Steve Fletcher Photo Credit: “Hamworthy Recreation v AFC Bournemouth 2” (CC BY-NC-ND 2.0) by StuBramley
AFC Bournemouth record appearance holder Steve Fletcher has talked about the high ambitions at the Dorset club in an exclusive interview with Nerve Sport.
The Cherries first team assistant coach and ambassador said that a club like Bournemouth should never want to stand still, and that they will always aim higher every season.
Given the striker scored possibly the most important goal in the club’s history in 2009, a winner against Grimsby Town that kept them in the Football League, he will know just how important that mantra is.
Since then, the Cherries have come leaps and bounds. They are on course to achieve a record points tally in their fourth season in the Premier League, a far cry from struggling in League Two.
Fletcher, who scored over 100 goals for Bournemouth, has been part of this fairytale rise to the Premier League in a non-playing capacity since his retirement in 2014.
And the 46-year-old has high hopes for the Dorset side. He said: “You want to get better ever year. The motto is always moving forward, together anything is possible. We have these phrases around the place, and they’ve stuck with us. So, you never want to stand still.
“I think if you stand still, you move backwards, so we’re always striving for that next step which is why this season our aim is to be in the highest position we’ve ever finished with the highest points.”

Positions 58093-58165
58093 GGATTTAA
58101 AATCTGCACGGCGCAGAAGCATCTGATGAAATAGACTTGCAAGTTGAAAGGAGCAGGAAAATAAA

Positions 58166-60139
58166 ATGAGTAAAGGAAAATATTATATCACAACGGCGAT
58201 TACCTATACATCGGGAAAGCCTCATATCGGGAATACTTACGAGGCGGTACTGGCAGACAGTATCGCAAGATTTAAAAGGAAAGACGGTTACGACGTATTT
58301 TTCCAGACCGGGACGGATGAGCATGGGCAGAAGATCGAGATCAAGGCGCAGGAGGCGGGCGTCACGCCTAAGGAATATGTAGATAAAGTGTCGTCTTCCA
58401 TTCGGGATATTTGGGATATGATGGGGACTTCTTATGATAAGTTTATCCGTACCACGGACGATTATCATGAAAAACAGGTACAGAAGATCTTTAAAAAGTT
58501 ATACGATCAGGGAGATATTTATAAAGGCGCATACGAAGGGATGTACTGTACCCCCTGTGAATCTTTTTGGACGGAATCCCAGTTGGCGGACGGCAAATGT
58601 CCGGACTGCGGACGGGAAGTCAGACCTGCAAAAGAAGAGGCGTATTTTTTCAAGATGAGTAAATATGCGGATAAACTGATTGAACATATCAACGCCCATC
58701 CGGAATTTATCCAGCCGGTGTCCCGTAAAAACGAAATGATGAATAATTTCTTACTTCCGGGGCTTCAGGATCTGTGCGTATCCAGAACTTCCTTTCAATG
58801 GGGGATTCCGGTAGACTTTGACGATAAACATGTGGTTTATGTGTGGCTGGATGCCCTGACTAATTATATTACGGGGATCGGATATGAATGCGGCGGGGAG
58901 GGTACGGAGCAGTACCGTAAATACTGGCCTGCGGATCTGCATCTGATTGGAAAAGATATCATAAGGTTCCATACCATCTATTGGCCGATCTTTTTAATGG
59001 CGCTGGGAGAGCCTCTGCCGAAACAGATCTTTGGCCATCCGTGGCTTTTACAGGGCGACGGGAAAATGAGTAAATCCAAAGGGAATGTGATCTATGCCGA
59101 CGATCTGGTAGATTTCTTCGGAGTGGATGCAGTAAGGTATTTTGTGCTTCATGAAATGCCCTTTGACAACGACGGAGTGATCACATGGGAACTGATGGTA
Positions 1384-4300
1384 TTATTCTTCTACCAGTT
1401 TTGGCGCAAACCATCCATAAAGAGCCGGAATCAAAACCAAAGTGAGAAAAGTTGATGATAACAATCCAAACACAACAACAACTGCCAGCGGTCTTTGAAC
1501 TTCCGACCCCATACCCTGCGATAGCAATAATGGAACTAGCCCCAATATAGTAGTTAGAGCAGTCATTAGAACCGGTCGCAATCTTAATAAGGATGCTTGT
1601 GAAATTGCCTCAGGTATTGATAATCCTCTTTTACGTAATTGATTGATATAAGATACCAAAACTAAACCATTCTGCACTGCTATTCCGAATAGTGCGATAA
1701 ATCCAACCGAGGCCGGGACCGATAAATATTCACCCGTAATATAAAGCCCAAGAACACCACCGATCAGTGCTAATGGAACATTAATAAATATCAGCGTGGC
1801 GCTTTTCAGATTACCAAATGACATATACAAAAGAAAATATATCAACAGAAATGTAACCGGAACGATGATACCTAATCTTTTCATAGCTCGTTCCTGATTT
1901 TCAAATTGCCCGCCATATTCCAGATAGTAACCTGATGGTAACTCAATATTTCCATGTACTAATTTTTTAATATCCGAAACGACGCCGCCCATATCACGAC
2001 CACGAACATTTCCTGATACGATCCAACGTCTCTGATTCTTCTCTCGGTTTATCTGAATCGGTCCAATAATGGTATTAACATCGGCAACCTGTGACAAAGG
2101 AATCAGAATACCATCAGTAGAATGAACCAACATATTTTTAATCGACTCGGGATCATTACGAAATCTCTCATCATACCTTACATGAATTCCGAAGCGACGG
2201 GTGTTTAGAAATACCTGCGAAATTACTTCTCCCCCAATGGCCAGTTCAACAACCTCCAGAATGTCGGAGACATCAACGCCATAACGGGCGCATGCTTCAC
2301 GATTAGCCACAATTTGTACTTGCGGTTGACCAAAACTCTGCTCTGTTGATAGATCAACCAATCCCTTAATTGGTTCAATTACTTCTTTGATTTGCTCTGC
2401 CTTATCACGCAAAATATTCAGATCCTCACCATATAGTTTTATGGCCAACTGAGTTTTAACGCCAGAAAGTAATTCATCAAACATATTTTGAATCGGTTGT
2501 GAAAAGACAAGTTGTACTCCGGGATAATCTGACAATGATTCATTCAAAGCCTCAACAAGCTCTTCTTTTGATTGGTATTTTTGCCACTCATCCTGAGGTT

However, Fletcher is realistic about where that ambition would eventually lead fans: “No one’s ever going to turn around and say we’re a top six club, of course we’re not. The big six are the big six for a reason – not just the positions they always finish every season but the stature of the club.
“We have to understand this is a small football club at this present time and we are over achieving. But because of hard work, determination, commitment, desire, and passion, everything we’ve shown, we’re in the position we’re in and that will never stop.”
And that passion, according to Fletcher, means Bournemouth always need to be looking up instead of down.
He said: “Just being in the Premier League is incredible for this football club, but we don’t just want to survive year in year out because I think if you have that mentality, it’ll only end up going one way and that’s downwards.”
Bournemouth should always remember to never be complacent because they can get hit hard, according to Fletcher.
Given it is still astonishing the club is in the Premier League, he is probably justified in saying so.
As for the current season, with six matches remaining, Fletcher says the aim is to better their record points tally of 46 points set in 2016/17. And he has big hopes for the coming seasons, including continental football:
“Where it takes us, who knows. Who is to say that we couldn’t ever get into Europe? That will be, I suppose, the next aim.”
Current coaching role
‘Supa Fletch’ also talked about his current role at the club. The Hartlepool-born striker was initially in recruitment at Vitality Stadium before becoming a first-team coach under Eddie Howe.
The 46-year-old says Howe has changed a lot since becoming Bournemouth manager in 2009. His ex-roommate Fletcher also explained that the Cherries boss has had to adapt a lot and has become a better coach as a result:
“As Eddie’s matured, his coaching has just gone to another level. He’s so meticulous in every little department. Most people would think it’s just a minor thing, for him its huge. So those one per cents make a massive difference.
“If you’re a coach and you’re not on it, and you’re not doing exactly what he wants, he’ll let you know. You can only make a mistake once or twice and he’s on you.
Laughing, Fletcher also admitted he’d love to look at videos of training sessions from ten years ago to try and compare them to Howe and assistant manager Jason Tindall’s drills now.